intellectual property (IP)
BY Pravin Barthia
Mauritius to strengthen protection of IP rights
There have been some encouraging developments following Mauritius’ announcement that it planned to strengthen the protection of intellectual property rights (“IPR”), amid global concerns. For example, much-awaited amendments to industrial property law, including incorporating international treaties, have been effected.
As a result, the government’s vision of an efficient and equitable IP system may come to fruition this year. The interdependence of countries for trade and commerce is increasing, and harmonisation of laws relating to these areas needs careful attention. In line with this vision, Mauritius is emphasising IP promotion in new industrial policy to be finalised shortly.
The country’s IP legislation dates back to the 19th century. The initial industrial property statutes were the Patents Act, 1875 and the Trade Marks Act, 1868. As a member of the World Trade Organization (“WTO”), Mauritius is obliged to comply with the Trade-Related Aspects of Intellectual Property Rights (“TRIPS”) Agreement, which came into effect in 1995. The following industrial property statutes were enacted:
- The Patent, Industrial Designs and Trade Marks Act, 2002 (in force)
- The Protection Against Unfair Practices (Industrial Property Rights) Act, 2002 (in force)
- The Geographical Indications Act, 2002 (this Act never came into force)
- The Layout Designs (Topographies) of Integrated Circuits Act, 2002 (this Act never came into force)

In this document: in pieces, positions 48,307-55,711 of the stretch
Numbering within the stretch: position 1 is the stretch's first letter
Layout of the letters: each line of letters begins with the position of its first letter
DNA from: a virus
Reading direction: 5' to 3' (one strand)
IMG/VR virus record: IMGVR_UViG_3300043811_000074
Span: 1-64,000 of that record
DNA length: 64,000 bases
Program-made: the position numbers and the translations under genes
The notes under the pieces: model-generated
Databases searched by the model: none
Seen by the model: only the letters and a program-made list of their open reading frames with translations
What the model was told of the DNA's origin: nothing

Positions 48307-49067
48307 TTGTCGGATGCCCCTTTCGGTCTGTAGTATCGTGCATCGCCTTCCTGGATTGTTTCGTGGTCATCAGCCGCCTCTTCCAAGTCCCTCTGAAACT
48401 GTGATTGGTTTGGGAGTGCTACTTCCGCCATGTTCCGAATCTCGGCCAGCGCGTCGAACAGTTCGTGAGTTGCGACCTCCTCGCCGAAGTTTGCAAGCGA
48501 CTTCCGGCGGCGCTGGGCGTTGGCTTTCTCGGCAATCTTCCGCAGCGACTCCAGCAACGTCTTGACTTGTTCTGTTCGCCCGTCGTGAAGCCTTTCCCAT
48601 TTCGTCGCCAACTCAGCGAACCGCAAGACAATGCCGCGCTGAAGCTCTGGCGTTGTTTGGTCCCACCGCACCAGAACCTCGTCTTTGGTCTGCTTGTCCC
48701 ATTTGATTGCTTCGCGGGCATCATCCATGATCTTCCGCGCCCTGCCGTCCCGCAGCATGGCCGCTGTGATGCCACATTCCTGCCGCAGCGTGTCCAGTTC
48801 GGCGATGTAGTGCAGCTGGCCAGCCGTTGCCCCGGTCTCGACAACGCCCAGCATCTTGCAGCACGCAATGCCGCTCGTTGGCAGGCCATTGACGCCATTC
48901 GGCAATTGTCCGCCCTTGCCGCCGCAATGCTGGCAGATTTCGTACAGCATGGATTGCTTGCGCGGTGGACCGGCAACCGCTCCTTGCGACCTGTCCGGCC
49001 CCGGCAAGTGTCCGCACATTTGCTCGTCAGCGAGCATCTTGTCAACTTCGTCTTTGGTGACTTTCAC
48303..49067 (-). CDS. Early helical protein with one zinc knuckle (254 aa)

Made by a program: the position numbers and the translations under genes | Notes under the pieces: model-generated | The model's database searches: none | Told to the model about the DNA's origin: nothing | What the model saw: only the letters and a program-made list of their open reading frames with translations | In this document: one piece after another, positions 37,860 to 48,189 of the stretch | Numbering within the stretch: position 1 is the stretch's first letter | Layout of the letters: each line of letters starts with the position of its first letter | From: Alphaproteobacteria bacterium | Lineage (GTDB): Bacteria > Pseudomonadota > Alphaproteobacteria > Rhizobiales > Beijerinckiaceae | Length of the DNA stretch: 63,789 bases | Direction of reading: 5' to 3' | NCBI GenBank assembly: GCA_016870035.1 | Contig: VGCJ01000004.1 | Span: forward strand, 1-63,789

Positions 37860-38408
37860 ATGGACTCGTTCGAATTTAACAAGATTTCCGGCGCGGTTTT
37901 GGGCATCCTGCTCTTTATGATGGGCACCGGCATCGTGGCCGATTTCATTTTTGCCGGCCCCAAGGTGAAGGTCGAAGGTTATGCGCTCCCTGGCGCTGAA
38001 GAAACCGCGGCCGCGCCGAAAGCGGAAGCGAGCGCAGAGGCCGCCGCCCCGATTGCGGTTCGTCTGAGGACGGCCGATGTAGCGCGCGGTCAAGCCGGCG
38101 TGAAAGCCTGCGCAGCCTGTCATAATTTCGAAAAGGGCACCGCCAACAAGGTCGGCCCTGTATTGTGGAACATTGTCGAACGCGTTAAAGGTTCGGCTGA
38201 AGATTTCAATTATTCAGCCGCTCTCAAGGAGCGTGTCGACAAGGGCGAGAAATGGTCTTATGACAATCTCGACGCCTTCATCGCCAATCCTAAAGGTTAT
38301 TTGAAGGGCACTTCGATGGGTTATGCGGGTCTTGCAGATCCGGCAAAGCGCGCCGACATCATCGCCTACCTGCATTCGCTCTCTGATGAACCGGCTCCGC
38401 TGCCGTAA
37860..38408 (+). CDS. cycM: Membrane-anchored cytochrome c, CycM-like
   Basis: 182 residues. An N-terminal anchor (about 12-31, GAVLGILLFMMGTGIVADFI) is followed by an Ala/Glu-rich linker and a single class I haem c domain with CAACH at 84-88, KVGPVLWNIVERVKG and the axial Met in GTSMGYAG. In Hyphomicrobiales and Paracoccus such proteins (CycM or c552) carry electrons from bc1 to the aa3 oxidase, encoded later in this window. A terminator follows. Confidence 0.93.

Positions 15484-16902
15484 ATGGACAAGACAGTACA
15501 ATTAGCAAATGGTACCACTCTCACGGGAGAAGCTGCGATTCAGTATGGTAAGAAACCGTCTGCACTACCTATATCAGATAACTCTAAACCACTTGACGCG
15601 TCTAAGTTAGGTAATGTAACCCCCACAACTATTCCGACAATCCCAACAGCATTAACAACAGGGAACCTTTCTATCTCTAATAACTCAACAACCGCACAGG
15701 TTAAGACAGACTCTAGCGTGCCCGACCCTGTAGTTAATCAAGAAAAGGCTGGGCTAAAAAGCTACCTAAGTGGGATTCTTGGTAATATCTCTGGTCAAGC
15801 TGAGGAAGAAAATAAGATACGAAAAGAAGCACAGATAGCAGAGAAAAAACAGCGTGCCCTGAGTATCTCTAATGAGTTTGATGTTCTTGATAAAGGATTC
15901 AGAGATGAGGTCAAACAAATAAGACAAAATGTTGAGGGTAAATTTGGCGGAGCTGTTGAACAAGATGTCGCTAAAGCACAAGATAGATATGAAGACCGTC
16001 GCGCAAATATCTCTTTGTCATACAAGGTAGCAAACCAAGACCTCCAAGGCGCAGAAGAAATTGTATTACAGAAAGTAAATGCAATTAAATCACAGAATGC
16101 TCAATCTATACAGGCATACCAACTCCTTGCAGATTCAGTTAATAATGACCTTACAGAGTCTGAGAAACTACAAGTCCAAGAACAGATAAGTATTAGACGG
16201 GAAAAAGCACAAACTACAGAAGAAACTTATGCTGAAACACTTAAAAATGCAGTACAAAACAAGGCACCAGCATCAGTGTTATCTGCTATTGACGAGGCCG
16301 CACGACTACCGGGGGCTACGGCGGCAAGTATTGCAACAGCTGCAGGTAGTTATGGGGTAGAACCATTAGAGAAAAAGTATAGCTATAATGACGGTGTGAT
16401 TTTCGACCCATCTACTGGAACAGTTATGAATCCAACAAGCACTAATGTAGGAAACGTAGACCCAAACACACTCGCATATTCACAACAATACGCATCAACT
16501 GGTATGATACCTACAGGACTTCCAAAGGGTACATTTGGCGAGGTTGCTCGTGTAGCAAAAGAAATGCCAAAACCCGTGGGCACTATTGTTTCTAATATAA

Legislation on industrial property in Mauritius is undergoing review. The government’s ambitions are to promote innovation and enhance a legal environment that keeps abreast with international trends, thus making Mauritius a platform with a sound legal framework to protect IP rights. Draft legislation has been prepared to amend existing legislation to ensure compliance with international obligations and enact laws on utility models, layout designs of integrated circuits, plant breeders’ rights and geographical indications.
The Industrial Property Bill, which was recently published, takes account of the need to modify Mauritius’ IP legislation to comply with the WTO/TRIPS Agreement, to incorporate international agreements subsequent to TRIPS and to advance the economic and social development of the country. The main objective of the Bill is to update IP legislation in line with international trends and treaties. In relation to international developments in industrial property law, the Bill contains provisions to accommodate the Patent Cooperation Treaty (“PCT”), the Madrid Protocol on Trade Marks and the Geneva Act of the Hague Agreement on Industrial Designs. These require Mauritius to accede to these international conventions and the Union for the Protection of New Varieties of Plants (“UPOV”) Convention.
The Bill consolidates all IP-related issues in one statute, making it more user friendly and accessible. The framework for the Bill consists of five main parts:
- patents, utility models, Patent Cooperation Treaty
- layout designs
- protection of new varieties of plants
- industrial designs, the Hague Agreement
- marks, trade names, geographical indications, Madrid Protocol
The Bill covers a wide range of industrial property titles, and the authorities may decide to implement them gradually.
Reviewed by Thierry Koenig SA, head of ENSafrica in Mauritius.